First, I have to note something. Long before we took off on this trip, we had a talk with the kids about what would be different on this trip, and I noted that it was likely that Mike and I would fight more, because when you move outside your normal comfort zones and routine, it’s pretty common for there to be some tension and struggles as you negotiate the terms of how your new approach to managing life will go. I pointed out that this doesn’t mean that we would suddenly hate each other, and that the girls should know that it didn’t mean we were having problems or going to get divorced or anything like that. It just meant that we were adjusting to the new realities of our lives, and negotiating the new terms of our relationship for this year of travel.
I think this was some of the better advice I’ve given them about this trip. For the most part, considering how completely we’ve uprooted and changed our lives, I think we’re doing really well, and almost two months in, I’m really enjoying that all of us are having so much more of a chance for good conversation and appreciating each other. We’ve got inside jokes, and more belly laughs happening with each other than had happened in a long time when we were stuck in our rut back in New Jersey (and the girls’ closeness impresses me more and more each day). Oh, and thank goodness for podcasts!
One funny side note: since we’re in the car together A LOT, usually with little to no cell service (and enough proclivity to car-sickness that reading is not an option), we do a lot of talking in the car. When we’re in restaurants there is usually wifi and we’ve spent hours doing togetherness in the car, so we look like the most disconnected family on the planet as we usually spend all of the meal other than the actual ordering/eating on our phones and/or Kindles…
So anyway, a few days ago, this happened:
I got in our car and asked, “What’s that smell?” The kids had a similar question: why did the car smell so weird? It wasn’t the wildfire smell… so what was it?
But we ignored the smell on our way to lunch.
And we blew it off again on our way from lunch to the library.
And we blew it off again on our way from the library back to the hotel.
And we blew it off again on our way from the hotel over to grab dinner.
Well, on our way back from dinner to the hotel, it hit me: “Is there still stuff in the cooler?” You know, the cooler with no ice or other source of cooling in it. The cooler that has been sitting out in our car for days since we last camped. At The Badlands. Last Wednesday… the 16th… Four days before we started to smell it (on Sunday, the 20th).
The cooler that still had a quart of milk and a bunch of eggs in it.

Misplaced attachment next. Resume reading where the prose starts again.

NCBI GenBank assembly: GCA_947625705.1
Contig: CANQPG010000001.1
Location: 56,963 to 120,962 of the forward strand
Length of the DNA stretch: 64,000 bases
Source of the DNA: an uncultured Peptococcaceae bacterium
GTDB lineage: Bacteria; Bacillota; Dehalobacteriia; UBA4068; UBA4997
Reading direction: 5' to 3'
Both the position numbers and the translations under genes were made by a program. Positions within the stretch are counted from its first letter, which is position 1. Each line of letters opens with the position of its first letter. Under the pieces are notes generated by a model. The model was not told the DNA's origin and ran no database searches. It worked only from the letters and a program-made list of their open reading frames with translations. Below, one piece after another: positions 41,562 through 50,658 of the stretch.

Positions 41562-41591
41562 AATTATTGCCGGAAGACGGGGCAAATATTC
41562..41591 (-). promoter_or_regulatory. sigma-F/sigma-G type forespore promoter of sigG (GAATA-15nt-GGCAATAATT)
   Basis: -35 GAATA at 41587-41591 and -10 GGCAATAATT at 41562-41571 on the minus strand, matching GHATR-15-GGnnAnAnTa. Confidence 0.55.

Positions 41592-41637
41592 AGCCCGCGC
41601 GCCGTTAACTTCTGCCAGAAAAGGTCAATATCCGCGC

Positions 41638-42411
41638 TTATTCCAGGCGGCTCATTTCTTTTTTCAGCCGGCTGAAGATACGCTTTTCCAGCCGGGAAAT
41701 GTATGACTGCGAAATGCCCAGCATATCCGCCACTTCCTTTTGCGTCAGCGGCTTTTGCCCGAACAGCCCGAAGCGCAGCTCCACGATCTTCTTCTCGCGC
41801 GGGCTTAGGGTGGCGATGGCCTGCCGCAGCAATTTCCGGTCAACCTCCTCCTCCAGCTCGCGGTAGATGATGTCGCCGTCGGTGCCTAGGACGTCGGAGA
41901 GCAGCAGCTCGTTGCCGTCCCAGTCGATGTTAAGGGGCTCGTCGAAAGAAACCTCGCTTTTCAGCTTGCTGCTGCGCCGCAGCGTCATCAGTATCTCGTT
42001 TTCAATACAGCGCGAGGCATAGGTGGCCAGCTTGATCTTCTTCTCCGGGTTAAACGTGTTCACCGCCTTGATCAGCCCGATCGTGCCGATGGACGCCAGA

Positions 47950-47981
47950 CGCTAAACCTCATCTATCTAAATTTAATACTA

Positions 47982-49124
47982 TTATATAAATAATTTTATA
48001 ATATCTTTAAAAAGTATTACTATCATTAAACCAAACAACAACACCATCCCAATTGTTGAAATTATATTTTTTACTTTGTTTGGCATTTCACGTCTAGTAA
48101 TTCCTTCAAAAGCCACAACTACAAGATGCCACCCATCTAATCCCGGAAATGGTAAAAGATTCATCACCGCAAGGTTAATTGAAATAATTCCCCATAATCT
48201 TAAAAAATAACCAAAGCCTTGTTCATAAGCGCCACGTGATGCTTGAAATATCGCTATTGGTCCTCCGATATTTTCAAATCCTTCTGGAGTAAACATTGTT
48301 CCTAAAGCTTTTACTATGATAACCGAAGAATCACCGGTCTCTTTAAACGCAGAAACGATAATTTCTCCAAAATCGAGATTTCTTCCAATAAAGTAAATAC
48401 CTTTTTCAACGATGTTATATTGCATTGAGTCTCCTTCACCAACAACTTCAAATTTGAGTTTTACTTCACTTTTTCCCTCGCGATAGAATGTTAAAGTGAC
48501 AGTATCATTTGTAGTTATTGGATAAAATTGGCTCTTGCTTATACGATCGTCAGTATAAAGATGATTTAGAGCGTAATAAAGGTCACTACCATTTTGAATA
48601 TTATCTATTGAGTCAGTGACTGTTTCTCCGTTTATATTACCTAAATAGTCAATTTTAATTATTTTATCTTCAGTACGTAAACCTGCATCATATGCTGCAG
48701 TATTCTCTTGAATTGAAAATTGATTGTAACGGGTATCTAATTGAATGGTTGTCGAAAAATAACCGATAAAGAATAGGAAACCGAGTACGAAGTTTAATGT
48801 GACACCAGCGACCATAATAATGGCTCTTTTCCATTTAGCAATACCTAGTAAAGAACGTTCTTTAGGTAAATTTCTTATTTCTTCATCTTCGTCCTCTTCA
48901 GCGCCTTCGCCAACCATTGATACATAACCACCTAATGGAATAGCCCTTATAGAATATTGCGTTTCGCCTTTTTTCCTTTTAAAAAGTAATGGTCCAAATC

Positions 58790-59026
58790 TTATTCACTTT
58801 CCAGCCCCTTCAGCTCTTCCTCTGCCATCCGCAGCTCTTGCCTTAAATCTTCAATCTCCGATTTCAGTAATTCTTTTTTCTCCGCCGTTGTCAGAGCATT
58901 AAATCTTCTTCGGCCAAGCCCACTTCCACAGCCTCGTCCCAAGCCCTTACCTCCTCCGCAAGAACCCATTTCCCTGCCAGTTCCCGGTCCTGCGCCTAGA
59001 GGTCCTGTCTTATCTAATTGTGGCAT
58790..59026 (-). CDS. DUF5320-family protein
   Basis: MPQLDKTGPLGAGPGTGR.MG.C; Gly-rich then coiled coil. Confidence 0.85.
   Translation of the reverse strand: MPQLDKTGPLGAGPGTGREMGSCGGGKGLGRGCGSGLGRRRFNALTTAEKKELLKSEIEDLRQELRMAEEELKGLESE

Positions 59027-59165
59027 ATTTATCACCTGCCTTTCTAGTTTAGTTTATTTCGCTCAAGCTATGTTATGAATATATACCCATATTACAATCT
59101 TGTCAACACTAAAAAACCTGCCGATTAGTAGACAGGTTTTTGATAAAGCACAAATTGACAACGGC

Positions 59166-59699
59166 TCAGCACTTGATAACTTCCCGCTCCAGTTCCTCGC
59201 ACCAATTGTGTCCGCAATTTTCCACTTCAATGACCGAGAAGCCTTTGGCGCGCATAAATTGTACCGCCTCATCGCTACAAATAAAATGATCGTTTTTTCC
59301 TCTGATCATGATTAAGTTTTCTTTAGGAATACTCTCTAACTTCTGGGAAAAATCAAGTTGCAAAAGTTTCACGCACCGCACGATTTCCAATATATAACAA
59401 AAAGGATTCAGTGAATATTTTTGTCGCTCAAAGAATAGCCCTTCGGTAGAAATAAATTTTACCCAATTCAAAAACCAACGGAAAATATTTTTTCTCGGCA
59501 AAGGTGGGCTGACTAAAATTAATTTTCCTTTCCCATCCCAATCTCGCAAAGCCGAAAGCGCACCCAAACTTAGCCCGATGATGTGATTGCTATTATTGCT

I freely admit that one of my weird quirks is that I’m completely horrified by milk that might be in the least little bit perhaps maybe sort of kind of approaching souring soon. When I lived alone in my early 20s, I literally had at least five containers of possibly sour milk in my fridge because I was too afraid to touch any of them to throw them out. It’s a thing.
As you can imagine, I said that there was NO WAY IN HELL I was dealing with it.
There was a lot of screaming and yelling and laughing from the backseat too.
We all cracked up. We started making suggestions for uses for the rancid milk and eggs. Most of them involved Trump.
Back at the hotel, Mike, our hero, saved us. I seriously didn’t know what to do because this particular issue squicks me out so much. If I was alone, I would seriously — no joke — find a way to throw out the entire cooler and buy a new one. But back at the hotel Mike the practical one saved the day by laughing at the fact that this was going to be the fastest that Julie, Elizabeth, and I had ever exited the Blaine Bomber, and he then calmly removed the offending milk and eggs and threw them in the trash can conveniently located outside the front of the hotel. So this story is all to say that we are really lucky that Mike is so calm, detail-oriented, and level-headed, and that we appreciate him immensely.
Mike the hero on his way to dispose of the offending milk and eggs.
Now let’s rewind about a week to our arrival at The Badlands. That night was not one of our finer moments.
We had some miscommunication that resulted in neither Mike nor me realizing at different times the other’s feelings about camping with a threat of thunderstorms. Once we bought food for camping I thought he believed we were committed. I didn’t realize that he was open to change. It was just a reminder of how easy it is to screw up when we assume that our partners can read our minds.
The long and the short of it was that we proceeded to a KOA campground to buy a campsite for the next two nights. On our way to White River KOA, we crossed the White River, which was a light brownish muddy stream through a much larger creek bed.
Then I compounded the problem by checking the weather — thunderstorms ahoy — while Mike was in the store booking the campsite and I didn’t think to go in to talk to him about maybe suggesting that some of those little motels didn’t look so bad compared to camping before he booked and paid for a site. I also didn’t express my preferences about campsites effectively, so Mike came out having done his best to book the type of campsite we’d said we wanted without realizing my strong preference not to be camped in a tent amidst a bunch of RVs. Some tense moments ensued, and eventually I went back into the office and changed our campsite.